INDUSTRIAL RELATIONS ACTS, 1946 TO 2001
SECTION 20(1), INDUSTRIAL RELATIONS ACT, 1969
(REPRESENTED BY MJ O'CONNOR SOLICITORS)
- AND -
Chairman: Mr Duffy
Employer Member: Mr Keogh
Worker Member: Mr. Somers
1. Alleged unfair dismissal.
2. The Company employed the worker in September, 2000, as an assistant manager in the Riverbank House Hotel, Wexford. In November, 2000, the worker was offered and accepted the position of bar manager, and was transferred to the Gingerman Bar, Waterford.
In his position as bar manager the worker was responsible for the day to day running of the premises, overseeing a staff of 10/12 people, including bar and kitchen staff. The worker's employment was terminated on the 2nd April, 2001. The worker claimed that he had been unfairly dismissed and referred the matter to the Labour Court under Section 20(1) of theIndustrial Relations Act, 1969.
The Company rejects the claim. It argues that the worker failed to meet the standard required to manage the premises.
A Labour Court hearing took place in Waterford on the 31st July, 2002. The worker agreed to be bound by the Court's recommendation.
3. 1. The position of bar manager in Waterford was offered to the worker, he did not apply for the position.
2. The worker carried out his responsibilities to the best of his ability and in a professional manner. The turnover target levels were met.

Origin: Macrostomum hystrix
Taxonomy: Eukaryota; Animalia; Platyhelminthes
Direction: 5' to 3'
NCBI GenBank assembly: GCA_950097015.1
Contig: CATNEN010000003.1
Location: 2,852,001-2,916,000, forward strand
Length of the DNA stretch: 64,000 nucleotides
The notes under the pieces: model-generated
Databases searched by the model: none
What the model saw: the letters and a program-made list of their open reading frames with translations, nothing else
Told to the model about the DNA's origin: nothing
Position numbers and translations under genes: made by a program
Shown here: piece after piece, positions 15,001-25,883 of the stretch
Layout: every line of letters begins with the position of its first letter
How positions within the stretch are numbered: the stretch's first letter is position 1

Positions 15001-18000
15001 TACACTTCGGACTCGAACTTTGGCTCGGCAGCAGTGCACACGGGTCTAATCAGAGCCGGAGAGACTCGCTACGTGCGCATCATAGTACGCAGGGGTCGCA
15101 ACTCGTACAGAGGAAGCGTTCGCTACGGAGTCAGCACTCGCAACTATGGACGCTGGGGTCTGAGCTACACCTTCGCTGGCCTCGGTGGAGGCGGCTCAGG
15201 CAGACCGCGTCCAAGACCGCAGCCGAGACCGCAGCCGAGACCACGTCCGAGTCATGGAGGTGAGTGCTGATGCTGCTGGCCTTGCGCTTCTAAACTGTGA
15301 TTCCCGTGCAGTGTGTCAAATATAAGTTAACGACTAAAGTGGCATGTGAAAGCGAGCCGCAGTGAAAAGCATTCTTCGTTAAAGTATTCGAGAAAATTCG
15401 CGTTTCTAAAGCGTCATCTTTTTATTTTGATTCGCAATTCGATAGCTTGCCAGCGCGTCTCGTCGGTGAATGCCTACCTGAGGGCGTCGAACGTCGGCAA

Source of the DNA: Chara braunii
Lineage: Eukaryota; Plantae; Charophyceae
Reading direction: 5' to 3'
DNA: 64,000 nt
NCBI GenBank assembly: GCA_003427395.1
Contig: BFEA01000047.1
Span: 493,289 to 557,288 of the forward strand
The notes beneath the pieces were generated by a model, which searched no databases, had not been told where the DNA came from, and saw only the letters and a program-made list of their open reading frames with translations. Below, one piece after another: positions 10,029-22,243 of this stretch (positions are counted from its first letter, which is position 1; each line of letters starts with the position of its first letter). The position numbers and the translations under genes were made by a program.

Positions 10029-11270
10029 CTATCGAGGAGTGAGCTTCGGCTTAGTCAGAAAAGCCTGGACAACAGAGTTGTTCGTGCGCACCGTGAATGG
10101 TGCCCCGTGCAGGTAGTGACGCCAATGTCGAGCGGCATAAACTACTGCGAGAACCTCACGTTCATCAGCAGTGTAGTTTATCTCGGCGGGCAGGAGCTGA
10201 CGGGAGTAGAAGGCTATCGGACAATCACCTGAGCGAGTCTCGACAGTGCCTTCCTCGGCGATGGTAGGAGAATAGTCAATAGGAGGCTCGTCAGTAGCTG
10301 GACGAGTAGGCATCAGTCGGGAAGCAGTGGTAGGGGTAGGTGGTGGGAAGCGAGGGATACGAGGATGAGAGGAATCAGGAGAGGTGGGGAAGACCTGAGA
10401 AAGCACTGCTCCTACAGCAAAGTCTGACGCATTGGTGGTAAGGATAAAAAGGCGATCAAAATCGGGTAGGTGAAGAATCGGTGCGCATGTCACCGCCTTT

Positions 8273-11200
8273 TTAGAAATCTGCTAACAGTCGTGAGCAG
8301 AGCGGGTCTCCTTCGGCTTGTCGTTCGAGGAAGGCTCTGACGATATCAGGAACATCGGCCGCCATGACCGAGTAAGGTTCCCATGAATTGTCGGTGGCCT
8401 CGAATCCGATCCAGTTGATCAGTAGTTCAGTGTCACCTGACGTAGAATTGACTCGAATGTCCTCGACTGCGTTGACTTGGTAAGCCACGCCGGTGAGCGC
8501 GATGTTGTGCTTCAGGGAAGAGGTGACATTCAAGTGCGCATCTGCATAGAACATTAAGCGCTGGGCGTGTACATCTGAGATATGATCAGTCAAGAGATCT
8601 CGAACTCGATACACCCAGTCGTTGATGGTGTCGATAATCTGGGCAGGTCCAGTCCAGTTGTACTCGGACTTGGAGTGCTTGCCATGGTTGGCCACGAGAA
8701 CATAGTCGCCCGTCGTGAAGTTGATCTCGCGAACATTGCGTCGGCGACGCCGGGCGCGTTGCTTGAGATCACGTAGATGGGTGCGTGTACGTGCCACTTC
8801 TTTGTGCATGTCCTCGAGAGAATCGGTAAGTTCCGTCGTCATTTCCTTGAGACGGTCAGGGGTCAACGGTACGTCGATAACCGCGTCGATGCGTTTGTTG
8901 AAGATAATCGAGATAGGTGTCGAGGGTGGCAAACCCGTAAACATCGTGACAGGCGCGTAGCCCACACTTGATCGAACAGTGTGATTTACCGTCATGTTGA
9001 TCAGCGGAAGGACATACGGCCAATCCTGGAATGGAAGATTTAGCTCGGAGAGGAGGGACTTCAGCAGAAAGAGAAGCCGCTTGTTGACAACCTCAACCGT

3. The employer did not give the worker any indication of dissatisfaction with his work.
4. It was suggested that the worker should leave of his own accord. In a letter to the employer he stated that he was happy in his employment and had no reason to leave.
5. Management failed to put forward any legitimate reasons for his dismissal.
6. The worker was unemployed for two months before being re-employed by a former employer.
4. 1. It became apparent that the worker, while being a competent worker himself, did not seem capable of managing the premises on his own.
2. The area manager was obliged to prepare the staff roster on a weekly basis.
3. The worker failed to respond to training and the normal responsibilities allocated to him as bar manager.
4. Staff complained that there was no leadership forthcoming from the manager.
5. The area manager spent 3 to 4 days every week in Waterford to ensure that the managerial functions were correctly carried out.
6. The worker was re-employed by a former employer within a matter of weeks.
Having considered the submissions made by the parties the Court is satisfied that the employer failed to adequately inform the worker of the nature and extent of the perceived shortcomings in his performance. Furthermore, the worker was never warned that his future employment was in jeopardy because of the manner in which he managed the premises.
It is clear that the employers failure to follow normal procedures, including the procedural steps prescribed in the Code of Practice on Grievance and Disciplinary Procedures, (S.1. 146 2000). This, in the Court's view rendered the dismissal unfair.
The Court notes that the claimant returned to his former employment within 2 months of his dismissal. In these circumstances the Court recommends that the employer pay to the claimant compensation in the amount of €2,500 in full and final settlement of his claim.
Signed on behalf of the Labour Court
12th August, 2002______________________
Enquiries concerning this Recommendation should be addressed to Caroline Hayes, Court Secretary.